Dar es Salaam. Opposition party CHADEMA on Tuesday joined ACT-Wazalendo and other pressure groups in demanding accountability within the government for the alleged failure to respond on time to disasters, leading to the huge loss of both lives and properties.
The recent plane accident that took place in Bukoba, and the subsequent failure of relevant authorities to intervene on time, have been described as a microcosm of a larger problem that Tanzania’s system of disaster response currently faces.
Sunday’s accident, involving aircraft 5H-PWF, ATR42-500, which was flying from Dar es Salaam to Bukoba, occurred around 08:53 am, crashing at Lake Victoria, killing 19 people.
There were 39 passengers (38 adults and one infant) and four crew on board the plane, according to reports.
The loss of nineteen lives has put the government in a tight spot, with institutions responsible for disaster response facing intense criticism from members of the general public for their alleged failure to act on time to save the passengers aboard the plane from dying.
On Tuesday, CHADEMA called on all relevant authorities responsible for disaster management in Tanzania to take responsibility and step down, saying doing so is the first step in their commitment to protecting people’s lives and properties.
“[Tanzania] should not continue to be the nation of condolence messages every now and then,” the party’s director of protocol, communications and foreign affairs director told a press conference. “It is very clear that [the plane crash] shows just how incapable the Disaster Management Department is in responding to disasters.”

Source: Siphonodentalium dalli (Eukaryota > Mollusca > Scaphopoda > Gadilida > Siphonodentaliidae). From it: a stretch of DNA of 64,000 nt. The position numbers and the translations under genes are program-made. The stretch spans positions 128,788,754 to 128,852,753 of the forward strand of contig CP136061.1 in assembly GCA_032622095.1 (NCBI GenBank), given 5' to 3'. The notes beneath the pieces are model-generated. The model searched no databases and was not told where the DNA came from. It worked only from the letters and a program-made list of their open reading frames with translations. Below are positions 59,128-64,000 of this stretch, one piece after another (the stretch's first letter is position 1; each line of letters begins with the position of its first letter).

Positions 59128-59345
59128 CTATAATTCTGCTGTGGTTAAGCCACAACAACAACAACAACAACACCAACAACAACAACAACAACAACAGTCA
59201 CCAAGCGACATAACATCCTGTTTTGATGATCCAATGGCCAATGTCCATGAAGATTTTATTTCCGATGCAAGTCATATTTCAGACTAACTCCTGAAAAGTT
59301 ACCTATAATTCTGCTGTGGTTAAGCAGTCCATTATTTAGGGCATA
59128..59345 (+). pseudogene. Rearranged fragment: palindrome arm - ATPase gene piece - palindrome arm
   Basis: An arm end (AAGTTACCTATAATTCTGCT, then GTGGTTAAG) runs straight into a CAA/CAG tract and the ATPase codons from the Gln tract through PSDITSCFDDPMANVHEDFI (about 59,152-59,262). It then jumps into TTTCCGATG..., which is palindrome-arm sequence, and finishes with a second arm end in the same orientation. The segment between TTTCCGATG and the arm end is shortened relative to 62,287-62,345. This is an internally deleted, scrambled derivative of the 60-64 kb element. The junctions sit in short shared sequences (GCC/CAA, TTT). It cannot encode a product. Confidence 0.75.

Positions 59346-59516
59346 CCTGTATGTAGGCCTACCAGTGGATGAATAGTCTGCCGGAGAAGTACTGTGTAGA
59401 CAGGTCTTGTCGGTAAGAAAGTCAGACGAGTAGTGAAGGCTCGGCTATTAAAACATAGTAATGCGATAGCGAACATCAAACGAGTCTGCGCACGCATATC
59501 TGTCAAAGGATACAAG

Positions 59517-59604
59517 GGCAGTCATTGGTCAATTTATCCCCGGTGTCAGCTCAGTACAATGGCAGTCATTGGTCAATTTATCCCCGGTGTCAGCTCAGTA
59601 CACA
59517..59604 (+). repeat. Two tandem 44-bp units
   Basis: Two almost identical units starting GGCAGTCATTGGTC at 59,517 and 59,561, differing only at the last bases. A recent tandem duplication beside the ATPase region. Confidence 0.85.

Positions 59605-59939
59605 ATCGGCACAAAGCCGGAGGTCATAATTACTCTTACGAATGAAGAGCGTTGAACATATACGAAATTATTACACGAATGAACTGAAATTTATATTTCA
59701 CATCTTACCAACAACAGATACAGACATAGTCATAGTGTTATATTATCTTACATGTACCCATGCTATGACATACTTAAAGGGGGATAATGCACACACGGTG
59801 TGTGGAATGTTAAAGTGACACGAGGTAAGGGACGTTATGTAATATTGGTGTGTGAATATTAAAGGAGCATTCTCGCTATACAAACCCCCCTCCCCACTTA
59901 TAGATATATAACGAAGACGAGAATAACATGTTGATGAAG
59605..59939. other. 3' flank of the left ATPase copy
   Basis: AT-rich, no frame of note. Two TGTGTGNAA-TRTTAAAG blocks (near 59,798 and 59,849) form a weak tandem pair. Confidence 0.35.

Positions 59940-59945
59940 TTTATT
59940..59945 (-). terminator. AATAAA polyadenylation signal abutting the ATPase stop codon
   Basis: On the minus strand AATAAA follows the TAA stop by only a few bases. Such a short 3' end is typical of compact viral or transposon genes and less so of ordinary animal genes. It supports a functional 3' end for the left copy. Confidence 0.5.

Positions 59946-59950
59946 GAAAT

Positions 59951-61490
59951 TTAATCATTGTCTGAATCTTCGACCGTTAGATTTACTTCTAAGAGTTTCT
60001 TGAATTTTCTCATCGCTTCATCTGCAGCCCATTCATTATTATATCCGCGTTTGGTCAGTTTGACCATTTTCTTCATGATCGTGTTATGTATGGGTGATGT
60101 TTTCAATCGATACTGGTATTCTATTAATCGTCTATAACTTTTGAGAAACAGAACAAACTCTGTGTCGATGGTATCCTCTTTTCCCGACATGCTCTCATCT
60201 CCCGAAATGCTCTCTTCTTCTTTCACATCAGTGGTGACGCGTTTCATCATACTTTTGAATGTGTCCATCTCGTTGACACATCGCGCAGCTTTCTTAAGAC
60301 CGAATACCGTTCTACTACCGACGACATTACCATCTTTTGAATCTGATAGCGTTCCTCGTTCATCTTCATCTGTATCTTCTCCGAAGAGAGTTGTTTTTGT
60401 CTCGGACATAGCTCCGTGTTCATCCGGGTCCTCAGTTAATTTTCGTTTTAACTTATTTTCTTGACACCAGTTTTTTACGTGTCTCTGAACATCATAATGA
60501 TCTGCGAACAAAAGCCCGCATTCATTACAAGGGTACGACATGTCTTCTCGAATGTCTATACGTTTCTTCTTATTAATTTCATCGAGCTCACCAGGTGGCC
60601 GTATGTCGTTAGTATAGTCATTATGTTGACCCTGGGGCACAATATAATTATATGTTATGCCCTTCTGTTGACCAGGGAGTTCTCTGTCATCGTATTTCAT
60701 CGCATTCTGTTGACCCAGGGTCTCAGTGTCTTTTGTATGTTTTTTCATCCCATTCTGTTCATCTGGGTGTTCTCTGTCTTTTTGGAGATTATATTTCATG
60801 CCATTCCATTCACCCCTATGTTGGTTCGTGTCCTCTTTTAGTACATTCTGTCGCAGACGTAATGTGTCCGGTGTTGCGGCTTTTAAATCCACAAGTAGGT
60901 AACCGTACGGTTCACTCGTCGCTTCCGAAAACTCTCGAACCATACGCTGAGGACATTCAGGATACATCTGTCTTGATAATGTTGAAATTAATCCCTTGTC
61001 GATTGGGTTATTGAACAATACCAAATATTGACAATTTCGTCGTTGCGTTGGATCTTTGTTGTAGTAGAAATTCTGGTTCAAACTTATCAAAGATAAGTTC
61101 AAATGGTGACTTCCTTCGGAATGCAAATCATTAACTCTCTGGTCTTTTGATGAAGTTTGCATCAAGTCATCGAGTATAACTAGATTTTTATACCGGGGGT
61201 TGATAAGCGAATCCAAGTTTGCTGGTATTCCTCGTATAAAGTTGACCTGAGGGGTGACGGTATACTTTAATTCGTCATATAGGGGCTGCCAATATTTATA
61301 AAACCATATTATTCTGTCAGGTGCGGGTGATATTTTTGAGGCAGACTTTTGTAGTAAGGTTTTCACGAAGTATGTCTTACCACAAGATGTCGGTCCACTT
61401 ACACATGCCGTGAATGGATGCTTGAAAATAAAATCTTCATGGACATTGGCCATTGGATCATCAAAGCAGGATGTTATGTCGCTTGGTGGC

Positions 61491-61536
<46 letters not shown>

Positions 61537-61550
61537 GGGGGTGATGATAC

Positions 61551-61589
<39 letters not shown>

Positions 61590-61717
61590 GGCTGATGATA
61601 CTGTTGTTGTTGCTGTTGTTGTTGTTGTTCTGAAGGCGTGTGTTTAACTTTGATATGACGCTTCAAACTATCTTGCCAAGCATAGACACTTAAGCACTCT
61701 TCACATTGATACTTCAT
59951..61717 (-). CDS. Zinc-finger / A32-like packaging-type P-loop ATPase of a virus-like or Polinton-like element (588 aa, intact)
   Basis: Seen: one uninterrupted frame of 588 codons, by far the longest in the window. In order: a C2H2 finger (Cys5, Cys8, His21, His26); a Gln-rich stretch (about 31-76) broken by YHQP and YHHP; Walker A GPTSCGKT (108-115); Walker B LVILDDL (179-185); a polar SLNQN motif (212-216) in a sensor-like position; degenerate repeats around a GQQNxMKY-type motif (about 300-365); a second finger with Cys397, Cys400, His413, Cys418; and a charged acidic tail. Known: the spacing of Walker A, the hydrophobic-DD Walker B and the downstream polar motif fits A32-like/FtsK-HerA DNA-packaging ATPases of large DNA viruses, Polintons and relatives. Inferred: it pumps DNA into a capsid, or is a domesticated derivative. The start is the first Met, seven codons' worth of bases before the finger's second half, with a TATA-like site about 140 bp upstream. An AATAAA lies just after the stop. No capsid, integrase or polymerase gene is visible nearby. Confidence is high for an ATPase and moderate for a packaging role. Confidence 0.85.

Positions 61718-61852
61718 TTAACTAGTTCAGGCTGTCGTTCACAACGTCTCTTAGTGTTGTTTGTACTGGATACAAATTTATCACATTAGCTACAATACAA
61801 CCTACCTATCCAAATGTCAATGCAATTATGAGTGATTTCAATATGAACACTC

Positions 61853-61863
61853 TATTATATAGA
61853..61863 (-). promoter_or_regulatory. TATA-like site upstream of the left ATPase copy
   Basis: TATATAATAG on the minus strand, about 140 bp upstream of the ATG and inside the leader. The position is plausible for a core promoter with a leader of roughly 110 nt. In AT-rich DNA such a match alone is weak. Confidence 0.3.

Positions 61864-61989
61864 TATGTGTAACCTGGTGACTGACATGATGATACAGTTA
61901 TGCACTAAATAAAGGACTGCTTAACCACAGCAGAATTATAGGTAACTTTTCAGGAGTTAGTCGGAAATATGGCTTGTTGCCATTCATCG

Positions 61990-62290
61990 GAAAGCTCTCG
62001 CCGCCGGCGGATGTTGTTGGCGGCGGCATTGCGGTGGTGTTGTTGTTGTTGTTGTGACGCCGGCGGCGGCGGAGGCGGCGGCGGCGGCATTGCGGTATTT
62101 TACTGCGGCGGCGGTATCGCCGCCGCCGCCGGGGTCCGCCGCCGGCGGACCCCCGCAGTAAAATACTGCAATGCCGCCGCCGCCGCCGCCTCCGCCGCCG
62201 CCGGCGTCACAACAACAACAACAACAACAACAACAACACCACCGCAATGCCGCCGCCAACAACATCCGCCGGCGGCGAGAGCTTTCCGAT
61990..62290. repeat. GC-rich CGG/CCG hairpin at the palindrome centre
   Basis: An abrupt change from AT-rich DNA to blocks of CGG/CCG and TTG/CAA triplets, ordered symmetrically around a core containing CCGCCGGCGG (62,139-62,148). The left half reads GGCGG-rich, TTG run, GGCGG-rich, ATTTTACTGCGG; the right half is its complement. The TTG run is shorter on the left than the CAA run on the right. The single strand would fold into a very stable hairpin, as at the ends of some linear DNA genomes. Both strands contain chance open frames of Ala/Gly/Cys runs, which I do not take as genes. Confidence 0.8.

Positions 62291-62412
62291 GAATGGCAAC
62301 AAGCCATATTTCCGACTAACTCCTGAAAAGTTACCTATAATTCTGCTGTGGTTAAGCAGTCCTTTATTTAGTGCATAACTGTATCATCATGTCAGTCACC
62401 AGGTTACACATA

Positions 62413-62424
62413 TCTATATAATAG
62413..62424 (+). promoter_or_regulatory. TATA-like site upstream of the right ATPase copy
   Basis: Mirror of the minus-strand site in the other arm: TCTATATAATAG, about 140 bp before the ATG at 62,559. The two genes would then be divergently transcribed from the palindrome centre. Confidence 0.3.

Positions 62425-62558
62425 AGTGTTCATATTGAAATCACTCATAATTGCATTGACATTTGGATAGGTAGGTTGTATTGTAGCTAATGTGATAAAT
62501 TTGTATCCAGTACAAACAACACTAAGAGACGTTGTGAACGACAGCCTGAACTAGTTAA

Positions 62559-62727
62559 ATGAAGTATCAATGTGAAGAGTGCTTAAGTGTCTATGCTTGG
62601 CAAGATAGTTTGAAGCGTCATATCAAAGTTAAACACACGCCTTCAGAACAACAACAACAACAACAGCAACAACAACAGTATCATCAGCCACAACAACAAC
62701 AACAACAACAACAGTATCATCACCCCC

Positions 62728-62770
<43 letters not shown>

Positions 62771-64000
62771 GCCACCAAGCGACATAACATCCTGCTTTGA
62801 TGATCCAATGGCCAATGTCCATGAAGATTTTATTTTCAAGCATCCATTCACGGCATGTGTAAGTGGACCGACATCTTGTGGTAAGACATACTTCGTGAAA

The Disaster Management Department is under the Office of the Prime Minister and CHADEMA’s calls followed high on the heels of ACT-Wazalendo’s demands that Prime Minister Kassim Majaliwa should step down, followed by a transparent and independent investigation into the matter.
“We emphasize the need to empower this department in an attempt to ensure security and immediate rescue during the time of disasters,” the party’s deputy national chairperson (Tanzania Mainland) Dorothy Semu said in a Sunday statement.
In his statement regarding Sunday’s plane crash, the Executive Director of Lawyers Environmental Action Team (LEAT) Dr Rugemeleza Nshala said that once again the organs entrusted with the role of responding to disasters proved to be incapable of the task, demanding an “immediate responsibility.”
A long way to go
Simon Mkina works as an editor for Pambazuka, a digitally-circulated weekly newspaper, and was at the scene of the accident. He told The Chanzo on Tuesday that much of the rescuing efforts were conducted by fishermen and other ordinary people.
“I’m talking about people who have no training whatsoever on responding to disasters,” Mr Mkina said. “The people with the training, those entrusted with the role of responding to these issues, came way later when rescuing was almost over.”
Mr Mkina thinks there is still a long way to go until Tanzania has a responsive disaster management system.
“You’ve people [from organs responsible for disaster management] coming at the scene of the accident without any tool that would allow them to do the job,” Mr Mkina observed. “You could clearly tell that our disaster preparedness is very low.”
With all the voices calling for Mr Majaliwa’s resignation, as of writing the Ruangwa MP (Chama cha Mapinduzi – CCM), or anyone from the government, has not done so in relation to the accident.
However, an investigation has been launched into the accident, with French air accident investigators expected in Tanzania anytime from now to help probe the plane accident.
The death of the nineteen people aboard the plane reminded people of past disasters that the government failed to respond to on time, causing serious loss of lives and properties.